While we Canadians, like people everywhere, wish our taxes would be lower, 85% of Canadians recently surveyed said that they wouldn’t dream of trading their healthcare system for that of the United States. Universal healhcare works. It’s more effective than what we find in the US in terms of its ability to treat everyone equally. It’s also, contrary to popular belief here in the US, far less bureaucratic than the US system. Just stop by a Canadian hospital or doctor’s office and look for the billing office. You won’t find one.
To see the problems Crowder found in Montreal as representative of all of Canada is as foolish as walking into one of the poorest areas in a major US city and describing the whole country as being rife with poverty and crime. The Canadian system needs to be improved and better funded, without a doubt, but overall it’s still very good and works well for most Canadians.

Finally, as Canadians, it doesn’t do us any good to be smug about how well our system works, because it doesn’t work anywhere close to as well as it should for many Canadians, and particularly First Nations people on reserves and the Inuit . Just because we’re ranked slightly higher internationally than the US doesn’t mean that we still don’t have a lot to learn and lots to improve. Because of our sometimes foolish and shortsighted preoccupation with what Americans think of us, it’s easy for us to get distracted by comments in the US about the good and the bad aspects of our system. What we really need is to start looking seriously (as they are doing right now in the US) about how we could do a much better job at providing better access and quality of care to all Canadians. Instead of focusing how much better our system might be than that of other countries we should start looking at how much worse our system is than that of the nations higher up the list.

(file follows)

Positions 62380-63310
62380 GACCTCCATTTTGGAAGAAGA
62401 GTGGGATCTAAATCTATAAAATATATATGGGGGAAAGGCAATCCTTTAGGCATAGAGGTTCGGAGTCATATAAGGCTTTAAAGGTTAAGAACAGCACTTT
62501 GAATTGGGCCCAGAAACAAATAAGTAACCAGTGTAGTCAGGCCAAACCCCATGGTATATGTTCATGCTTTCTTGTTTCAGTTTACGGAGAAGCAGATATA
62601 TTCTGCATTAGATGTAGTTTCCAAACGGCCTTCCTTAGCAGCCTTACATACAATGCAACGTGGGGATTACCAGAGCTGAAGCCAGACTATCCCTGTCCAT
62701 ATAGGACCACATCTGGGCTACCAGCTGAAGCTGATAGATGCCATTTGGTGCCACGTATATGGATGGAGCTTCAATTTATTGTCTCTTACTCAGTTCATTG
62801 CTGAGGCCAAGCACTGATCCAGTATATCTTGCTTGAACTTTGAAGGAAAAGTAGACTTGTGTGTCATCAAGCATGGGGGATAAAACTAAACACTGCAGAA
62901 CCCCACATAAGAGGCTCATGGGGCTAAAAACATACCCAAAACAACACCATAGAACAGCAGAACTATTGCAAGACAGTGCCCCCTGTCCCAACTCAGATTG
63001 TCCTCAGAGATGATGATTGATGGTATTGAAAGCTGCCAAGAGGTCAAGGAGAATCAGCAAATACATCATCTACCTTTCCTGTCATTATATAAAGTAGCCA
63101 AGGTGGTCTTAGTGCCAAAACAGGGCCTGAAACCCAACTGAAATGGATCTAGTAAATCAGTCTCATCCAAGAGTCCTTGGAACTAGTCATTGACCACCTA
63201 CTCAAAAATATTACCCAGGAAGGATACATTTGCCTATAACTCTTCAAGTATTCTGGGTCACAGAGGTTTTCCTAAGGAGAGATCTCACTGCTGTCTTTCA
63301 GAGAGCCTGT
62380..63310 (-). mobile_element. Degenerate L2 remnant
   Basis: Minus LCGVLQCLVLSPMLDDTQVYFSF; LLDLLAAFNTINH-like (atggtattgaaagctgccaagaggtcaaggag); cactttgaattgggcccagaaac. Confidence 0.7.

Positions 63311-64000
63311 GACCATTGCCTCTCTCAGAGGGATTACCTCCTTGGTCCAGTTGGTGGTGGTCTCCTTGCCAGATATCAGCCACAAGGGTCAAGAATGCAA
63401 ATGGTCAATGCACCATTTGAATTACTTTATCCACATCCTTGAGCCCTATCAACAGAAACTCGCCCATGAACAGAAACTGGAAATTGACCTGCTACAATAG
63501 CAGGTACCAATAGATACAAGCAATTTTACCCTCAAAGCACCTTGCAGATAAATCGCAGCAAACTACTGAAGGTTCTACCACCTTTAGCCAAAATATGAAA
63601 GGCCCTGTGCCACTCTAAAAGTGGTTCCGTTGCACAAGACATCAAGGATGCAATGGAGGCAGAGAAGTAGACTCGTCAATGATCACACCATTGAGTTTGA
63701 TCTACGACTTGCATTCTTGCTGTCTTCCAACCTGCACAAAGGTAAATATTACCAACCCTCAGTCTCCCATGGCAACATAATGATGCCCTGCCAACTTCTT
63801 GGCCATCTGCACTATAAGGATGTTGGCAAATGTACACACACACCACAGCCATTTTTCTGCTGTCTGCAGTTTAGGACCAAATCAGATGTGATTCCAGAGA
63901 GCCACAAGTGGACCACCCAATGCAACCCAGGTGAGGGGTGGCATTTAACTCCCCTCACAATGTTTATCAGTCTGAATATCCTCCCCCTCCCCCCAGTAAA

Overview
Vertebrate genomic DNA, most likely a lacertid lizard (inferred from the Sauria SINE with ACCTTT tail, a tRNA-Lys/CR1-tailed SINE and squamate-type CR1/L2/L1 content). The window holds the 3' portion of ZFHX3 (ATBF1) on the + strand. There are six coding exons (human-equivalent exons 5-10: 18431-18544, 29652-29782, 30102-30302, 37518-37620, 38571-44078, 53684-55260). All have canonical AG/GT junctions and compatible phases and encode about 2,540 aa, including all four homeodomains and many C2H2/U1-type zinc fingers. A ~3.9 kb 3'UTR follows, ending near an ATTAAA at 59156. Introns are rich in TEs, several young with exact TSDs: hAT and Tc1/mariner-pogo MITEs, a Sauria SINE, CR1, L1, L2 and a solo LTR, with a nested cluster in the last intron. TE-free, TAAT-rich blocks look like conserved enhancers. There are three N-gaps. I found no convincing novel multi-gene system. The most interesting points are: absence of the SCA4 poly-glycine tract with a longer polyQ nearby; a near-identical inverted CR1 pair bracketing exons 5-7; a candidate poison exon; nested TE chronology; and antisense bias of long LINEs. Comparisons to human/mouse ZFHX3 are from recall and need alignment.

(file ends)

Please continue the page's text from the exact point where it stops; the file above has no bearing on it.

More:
Followup: This report from CNN offers a pretty balanced assessment of the state of things in Canada.

July 15, 2009   3 Comments